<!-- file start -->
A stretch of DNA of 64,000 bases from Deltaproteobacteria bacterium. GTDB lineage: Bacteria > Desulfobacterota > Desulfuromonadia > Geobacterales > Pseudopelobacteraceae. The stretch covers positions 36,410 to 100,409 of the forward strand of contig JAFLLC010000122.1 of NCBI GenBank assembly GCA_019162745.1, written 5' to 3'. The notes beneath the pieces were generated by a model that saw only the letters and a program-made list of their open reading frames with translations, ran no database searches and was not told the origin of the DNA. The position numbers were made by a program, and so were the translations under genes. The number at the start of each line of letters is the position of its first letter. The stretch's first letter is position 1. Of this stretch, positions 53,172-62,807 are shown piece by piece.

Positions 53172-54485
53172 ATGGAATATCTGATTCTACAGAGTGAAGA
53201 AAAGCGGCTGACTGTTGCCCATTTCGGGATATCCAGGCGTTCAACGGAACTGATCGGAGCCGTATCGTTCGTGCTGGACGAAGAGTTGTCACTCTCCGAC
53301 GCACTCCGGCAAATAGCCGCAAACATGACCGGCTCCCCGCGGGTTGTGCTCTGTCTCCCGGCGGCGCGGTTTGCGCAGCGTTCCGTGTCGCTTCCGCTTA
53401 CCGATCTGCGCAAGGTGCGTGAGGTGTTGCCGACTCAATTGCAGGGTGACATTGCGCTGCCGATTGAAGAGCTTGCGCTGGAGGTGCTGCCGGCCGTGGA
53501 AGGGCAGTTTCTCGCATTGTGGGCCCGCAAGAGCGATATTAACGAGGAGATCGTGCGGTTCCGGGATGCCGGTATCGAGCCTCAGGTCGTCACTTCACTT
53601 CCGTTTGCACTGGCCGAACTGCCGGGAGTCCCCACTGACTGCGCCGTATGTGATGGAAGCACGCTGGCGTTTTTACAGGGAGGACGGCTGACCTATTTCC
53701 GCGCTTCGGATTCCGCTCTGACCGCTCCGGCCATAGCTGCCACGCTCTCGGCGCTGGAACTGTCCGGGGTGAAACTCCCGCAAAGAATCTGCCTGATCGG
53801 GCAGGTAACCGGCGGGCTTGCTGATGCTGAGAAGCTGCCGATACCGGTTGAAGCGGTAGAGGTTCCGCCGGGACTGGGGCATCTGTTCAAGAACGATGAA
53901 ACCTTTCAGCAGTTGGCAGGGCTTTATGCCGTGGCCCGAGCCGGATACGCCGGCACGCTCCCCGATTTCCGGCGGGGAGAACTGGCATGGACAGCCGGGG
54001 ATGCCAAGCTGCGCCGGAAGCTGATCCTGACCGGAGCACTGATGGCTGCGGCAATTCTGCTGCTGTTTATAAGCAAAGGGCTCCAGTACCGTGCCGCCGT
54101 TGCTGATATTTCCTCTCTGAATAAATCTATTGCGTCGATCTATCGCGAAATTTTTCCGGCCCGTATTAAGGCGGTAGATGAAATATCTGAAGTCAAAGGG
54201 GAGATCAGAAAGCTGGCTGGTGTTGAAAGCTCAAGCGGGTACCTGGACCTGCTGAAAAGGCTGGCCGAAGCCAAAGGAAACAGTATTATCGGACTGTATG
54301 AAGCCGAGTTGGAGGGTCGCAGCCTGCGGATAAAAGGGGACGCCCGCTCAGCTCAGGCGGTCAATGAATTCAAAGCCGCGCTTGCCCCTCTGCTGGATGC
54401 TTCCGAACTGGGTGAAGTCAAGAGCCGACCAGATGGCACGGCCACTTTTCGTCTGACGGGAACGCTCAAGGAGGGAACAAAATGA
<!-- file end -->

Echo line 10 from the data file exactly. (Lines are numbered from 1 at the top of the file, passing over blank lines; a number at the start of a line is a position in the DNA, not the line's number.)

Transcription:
53801 GCAGGTAACCGGCGGGCTTGCTGATGCTGAGAAGCTGCCGATACCGGTTGAAGCGGTAGAGGTTCCGCCGGGACTGGGGCATCTGTTCAAGAACGATGAA